Workforce planning—preparing your business today for the workforce of tomorrow

08 March, 2023

Shifts in technology, workforce demographics, automation of jobs and pressures on staffing budgets are just some of the trends shaping the workforce of the future.

To effectively determine future workforce requirements, longer planning horizons are needed. In addition, businesses need to align strategy choices and workforce implications with reliable workforce data and analytics capability to ensure that both the number of staff and the required mix of skills and capabilities are considered.

A mature approach to strategic workforce planning, coupled with meaningful people analytics, will help leaders make informed decisions about their workforces for the long-term.

A team brainstorming ideas using a canvas

Trends affecting the workforce

Technological breakthroughs

Emerging technologies are redefining how we interact with the workplace and each other.

Climate change and other megatrends

Global megatrends such as climate change are influencing what people want from businesses.

Demographic shifts

The changing demographics of the workforce demand more focus on wellbeing and ethics.

Automated roles

Automation of jobs is impacting the types of roles available.

Polarised connectivity

We are simultaneously more and less connected than ever.


If organisations fail to give longer-term, strategic workforce planning adequate attention, the effects of current workforce trends will be felt more broadly, rather than being limited to localised workforce challenges.


Workforce planning is an essential part of an enterprise planning approach. Leaders must consider what capabilities will be required in the future and have firm plans for developing, buying or borrowing talent to ensure they can deliver against their strategy.

Competition for the right talent remains tough. Without an appropriate focus on scenario planning and impact modelling, organisations could fail to consider a range of external and internal drivers. This would, in turn, increase their workforce risks.

In the absence of a clear plan, organisations may continue to make short-term decisions based on affordability without considering long-term capability requirements.


All roles will be affected by change over time—the question is: to what degree can this be effectively managed to minimise adverse effects on the workforce?

Digital transformation will profoundly affect the types of roles, business processes, customer behaviours and ways of working within our organisations. Leaders must ensure that their workforces are future-ready. By clearly understanding their current and future workforce capability, they can determine workforce gaps and implement strategies for skills development.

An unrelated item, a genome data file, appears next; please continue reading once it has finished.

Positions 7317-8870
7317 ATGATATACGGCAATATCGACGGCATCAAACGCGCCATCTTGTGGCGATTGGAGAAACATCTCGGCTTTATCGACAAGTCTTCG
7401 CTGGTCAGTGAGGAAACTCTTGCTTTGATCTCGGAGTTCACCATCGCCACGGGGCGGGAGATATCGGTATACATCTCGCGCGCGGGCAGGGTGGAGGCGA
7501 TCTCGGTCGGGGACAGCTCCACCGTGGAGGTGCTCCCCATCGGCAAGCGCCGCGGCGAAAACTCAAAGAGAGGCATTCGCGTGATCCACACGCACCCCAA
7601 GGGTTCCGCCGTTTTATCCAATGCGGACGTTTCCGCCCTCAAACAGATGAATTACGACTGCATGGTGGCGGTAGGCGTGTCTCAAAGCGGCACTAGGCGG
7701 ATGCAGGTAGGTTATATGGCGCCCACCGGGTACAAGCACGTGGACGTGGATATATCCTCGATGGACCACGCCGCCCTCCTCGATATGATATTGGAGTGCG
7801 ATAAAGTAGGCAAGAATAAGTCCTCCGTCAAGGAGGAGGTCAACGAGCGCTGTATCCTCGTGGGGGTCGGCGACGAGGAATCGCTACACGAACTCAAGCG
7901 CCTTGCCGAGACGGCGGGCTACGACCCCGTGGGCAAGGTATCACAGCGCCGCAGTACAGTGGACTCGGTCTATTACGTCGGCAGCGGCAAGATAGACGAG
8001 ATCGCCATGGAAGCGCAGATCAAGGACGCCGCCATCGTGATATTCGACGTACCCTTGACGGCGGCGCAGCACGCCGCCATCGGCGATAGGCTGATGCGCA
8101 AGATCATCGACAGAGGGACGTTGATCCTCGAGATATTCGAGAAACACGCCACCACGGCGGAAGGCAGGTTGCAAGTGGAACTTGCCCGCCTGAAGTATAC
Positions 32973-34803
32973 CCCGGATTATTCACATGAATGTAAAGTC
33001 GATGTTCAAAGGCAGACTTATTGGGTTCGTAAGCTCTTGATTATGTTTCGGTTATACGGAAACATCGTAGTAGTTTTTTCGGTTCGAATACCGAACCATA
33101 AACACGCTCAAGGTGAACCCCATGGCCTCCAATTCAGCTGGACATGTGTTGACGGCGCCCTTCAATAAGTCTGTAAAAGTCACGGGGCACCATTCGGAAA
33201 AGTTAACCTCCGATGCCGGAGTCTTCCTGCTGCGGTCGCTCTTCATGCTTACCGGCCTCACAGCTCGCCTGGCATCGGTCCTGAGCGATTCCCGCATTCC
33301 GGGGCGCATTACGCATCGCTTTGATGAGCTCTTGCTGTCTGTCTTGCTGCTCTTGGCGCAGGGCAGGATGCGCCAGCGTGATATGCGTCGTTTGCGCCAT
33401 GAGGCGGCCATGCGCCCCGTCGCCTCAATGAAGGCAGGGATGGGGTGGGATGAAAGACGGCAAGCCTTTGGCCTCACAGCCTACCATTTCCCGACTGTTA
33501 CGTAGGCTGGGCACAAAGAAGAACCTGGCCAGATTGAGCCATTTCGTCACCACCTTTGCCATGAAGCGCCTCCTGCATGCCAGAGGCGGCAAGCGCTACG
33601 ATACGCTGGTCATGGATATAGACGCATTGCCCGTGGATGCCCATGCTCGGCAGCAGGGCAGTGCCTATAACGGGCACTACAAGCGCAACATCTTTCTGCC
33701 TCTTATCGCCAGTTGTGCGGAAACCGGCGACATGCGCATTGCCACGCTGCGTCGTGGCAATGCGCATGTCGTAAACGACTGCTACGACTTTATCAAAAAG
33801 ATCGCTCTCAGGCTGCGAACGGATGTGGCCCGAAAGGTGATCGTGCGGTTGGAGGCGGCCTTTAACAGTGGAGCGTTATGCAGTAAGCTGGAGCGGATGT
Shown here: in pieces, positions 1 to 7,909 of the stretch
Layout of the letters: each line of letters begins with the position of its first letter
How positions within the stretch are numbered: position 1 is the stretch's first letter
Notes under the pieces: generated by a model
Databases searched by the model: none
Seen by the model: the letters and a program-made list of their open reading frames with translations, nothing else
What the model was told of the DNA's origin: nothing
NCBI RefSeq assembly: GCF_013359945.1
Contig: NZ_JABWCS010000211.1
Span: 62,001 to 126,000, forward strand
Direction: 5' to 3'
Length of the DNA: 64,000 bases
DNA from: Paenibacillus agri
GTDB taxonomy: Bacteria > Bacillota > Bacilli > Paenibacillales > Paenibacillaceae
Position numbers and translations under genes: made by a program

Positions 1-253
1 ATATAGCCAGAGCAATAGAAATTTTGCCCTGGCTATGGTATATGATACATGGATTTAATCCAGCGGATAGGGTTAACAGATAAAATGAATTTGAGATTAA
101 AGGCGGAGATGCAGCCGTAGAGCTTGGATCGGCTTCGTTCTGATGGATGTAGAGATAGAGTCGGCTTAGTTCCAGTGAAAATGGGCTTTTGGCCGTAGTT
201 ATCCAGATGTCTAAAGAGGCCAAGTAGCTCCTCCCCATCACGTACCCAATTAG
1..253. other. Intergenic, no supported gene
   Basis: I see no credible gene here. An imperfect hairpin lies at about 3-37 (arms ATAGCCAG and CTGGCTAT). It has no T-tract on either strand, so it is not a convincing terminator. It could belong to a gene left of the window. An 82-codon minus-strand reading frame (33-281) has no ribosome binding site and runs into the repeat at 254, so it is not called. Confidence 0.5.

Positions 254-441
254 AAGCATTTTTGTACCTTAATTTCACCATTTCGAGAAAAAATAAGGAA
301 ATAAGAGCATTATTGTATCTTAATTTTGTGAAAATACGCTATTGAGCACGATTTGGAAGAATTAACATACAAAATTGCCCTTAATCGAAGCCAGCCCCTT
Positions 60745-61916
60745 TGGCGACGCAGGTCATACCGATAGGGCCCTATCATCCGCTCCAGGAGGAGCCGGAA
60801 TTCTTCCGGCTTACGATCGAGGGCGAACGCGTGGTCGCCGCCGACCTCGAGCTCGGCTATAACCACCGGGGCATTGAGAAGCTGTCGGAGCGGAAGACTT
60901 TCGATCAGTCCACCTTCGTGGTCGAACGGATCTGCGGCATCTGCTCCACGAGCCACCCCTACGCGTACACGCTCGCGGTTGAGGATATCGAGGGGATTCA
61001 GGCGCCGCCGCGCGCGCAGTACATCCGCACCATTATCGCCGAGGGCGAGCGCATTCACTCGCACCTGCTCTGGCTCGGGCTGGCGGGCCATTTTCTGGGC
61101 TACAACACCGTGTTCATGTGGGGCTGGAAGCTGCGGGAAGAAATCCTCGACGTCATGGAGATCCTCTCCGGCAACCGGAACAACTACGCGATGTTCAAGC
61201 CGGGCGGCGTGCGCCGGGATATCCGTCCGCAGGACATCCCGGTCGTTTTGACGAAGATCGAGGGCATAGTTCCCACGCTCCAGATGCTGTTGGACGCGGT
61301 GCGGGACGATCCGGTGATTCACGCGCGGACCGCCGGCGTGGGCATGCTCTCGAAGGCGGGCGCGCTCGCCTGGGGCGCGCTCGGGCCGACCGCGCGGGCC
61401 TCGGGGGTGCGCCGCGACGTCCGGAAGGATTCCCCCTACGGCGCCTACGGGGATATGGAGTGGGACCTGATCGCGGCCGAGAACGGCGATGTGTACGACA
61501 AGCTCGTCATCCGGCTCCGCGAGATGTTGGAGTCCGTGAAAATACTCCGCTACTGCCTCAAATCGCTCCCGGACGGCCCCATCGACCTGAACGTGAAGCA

Reassuringly, PwC’s 2022 Global Workforce Hopes and Fears Survey results show that companies are investing in their workforce through upskilling, with 40% of employees indicating that their employers are upskilling workers to address labour shortages.

Key considerations for effective workforce planning

Below are some key factors to consider from a workforce planning perspective.

Focus on workforce capability, not just affordability

Increasing or decreasing the size of a team to achieve budgeted staffing levels is too simplistic. There must be a focus on critical capabilities. Ask yourself:

  • How will the organisation’s strategy or operating model change over time?
  • How will this affect workforce demand in the short, medium and long-term?
  • What are the identifiable and material gaps between supply and demand for critical skills and capabilities?

Plan for the future through workforce scenarios

  • Leverage ‘what if’ scenarios and determine workforce capacity and capability implications for each scenario.
  • Scenarios highlight the talent gaps that may arise when different events occur and when workforce decisions are made.
  • Considering potential future outcomes is a key enabler for business leaders and decision-makers.

Consider the total workforce

  • Both employees and contractors need to be considered in determining workforce supply.
  • Agile workforce practices will mean that organisational effectiveness relies on the ability of a blended workforce to come together to solve complex problems, regardless of individual employment arrangements.

Assess what’s required to move beyond operational to strategic